I think you have convinced me. Being the expert you are could you please 1) recommend a size...I generally cook for two, and never for more than four, and 2) with cost not being a significant factor...I generally like to get the best product for something like this which should last a long time...what brand is your favorite, and what would be your second choice?


                1. re: josephnl

                  I highly recommend Fagor as being the best value for the cost. You want to likely either get a Duo or Futuro, the latter being the more sleek, European-type pot. A good all around size is a 6-quart, although you can do just 1 cup of rice or beans in an 8-quart.
                  Some people really like their Kuhn Rikon cookers and others WMF. I have use the KR and they are good but more expensive than Fagor. I have no experience with WMF. Magefesa can also be OK but you have to have a good idea of which model you want and I can't very easily discern one from the other.
                  After about 5 years of almost daily use, I finally had to replace a gasket in one of my Fagor cookers. Your cooker can last you a lifetime as it basically does not have moving parts. The gasket is about it.
                  You will likely be happy that you got a cooker. It changed my cooking life.

                2. re: The Veggie Queen

                  Forgive my confusion, but doesn't the amount of time it takes to come to pressure depend? I can see that carrots, which don't take that long to cook even conventionally, would only take a minute to come to pressure and need a couple of minutes under pressure, but the things I've been cooking have been beans (of several different varieties now), rice, soups, and a pork roast. I've experimented with 4 different types of pressure cookers. It takes a good five minutes for the beans and soup stock to come to pressure because you've got to heat all that water up enough to produce the pressure.

                  And as far as coming down from pressure naturally vs. using quick release--doesn't that depend on the particular recipe you're using? I guess it's just my bad luck in which recipes I've chosen, but haven't had a single recipe using either Lorna Sass' book, the booklet that came with my pressure cooker, or the recipes I got from a friend of mine who teaches pressure cooking that calls for quick releasing the pressure. I imagine recipes for cooking vegetables (which are so delicate) would call for quick release, but I haven't used my pressure cooker to cook a lot of vegetables yet (except for the soup I linked to) because I just don't find that vegetables don't take that long to cook conventionally, at least, not the kinds of vegetables you see this time of year. (I've only had my pressure cooker about 3 months...)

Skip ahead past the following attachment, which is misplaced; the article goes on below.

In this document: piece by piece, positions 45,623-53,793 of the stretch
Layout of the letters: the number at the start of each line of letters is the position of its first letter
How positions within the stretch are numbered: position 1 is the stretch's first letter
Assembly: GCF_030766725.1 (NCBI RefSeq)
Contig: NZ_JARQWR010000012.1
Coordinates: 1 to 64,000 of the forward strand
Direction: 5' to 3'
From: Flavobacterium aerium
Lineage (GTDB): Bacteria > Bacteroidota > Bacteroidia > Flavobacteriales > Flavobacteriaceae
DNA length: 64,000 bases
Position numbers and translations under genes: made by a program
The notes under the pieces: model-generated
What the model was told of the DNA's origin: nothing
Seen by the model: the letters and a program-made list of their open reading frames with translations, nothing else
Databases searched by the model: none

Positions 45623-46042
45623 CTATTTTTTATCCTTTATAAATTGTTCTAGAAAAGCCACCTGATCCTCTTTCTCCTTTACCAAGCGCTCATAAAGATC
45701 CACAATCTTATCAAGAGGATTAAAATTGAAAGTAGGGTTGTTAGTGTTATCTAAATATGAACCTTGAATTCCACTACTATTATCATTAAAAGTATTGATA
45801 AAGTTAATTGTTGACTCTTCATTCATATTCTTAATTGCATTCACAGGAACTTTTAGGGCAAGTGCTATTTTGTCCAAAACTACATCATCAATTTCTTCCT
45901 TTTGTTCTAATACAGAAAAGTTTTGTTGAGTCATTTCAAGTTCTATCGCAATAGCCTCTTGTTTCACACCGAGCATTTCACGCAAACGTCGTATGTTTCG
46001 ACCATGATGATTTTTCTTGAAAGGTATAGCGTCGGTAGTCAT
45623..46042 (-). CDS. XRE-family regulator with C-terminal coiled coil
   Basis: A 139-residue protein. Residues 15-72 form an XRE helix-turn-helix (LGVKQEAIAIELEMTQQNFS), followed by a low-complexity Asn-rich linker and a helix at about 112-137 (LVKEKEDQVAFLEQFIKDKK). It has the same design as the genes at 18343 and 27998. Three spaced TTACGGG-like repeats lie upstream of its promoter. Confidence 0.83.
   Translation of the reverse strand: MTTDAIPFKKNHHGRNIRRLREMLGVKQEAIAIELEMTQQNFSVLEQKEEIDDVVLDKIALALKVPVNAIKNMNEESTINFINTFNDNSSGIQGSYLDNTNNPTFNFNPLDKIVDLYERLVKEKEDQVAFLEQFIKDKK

Don't get me wrong, I think pressure cookers are great and good for the earth (because of the energy efficiency) and I wish everyone would use them, but I think it's important for people to have the complete facts so their expectations are set appropriately. I personally haven't found owning a pressure cooker life-changing, but I don't teach pressure cooking either. :). I think it's a great tool in the kitchen for cooking legumes and beans in particular.


                  1. re: The Dairy Queen

                    You are correct that vegetables don't take that long conventionally versus the pressure cooker. But when you can make vegetable soup in 3 minutes at pressure with all the vegetables looking vibrant, it's amazing. Yes, it does take some time to get to pressure but that's what cooking is about.
                    I have to admit that I usually use less liquid than the recipes call for and the pressure comes up rather quickly.
                    The quick release is for foods that would overcook if you left them too long which I recently accidentally did with some new potatoes which really only required 2 minutes at pressure, not the usual 3. I had mashed potatoes --- delicious but not what I had in mind.
                    Keep using your cooker, you might warm up to using it more.

                    1. re: The Veggie Queen

                      I'm not complaining about pressure cooking or "cool" to using my pressure cooker; rather, I'm just trying to impart enough information to the OP so he can have some realistic expectations about how long it really takes to cook things. He specifically mentioned an interest in cooking beans, meats and stews. To suggest that everything takes one minute to come to pressure or even that one minute is typical of anything other than vegetables or that quick release is used most of the time is not very helpful to someone trying to make a decision about what's right for them.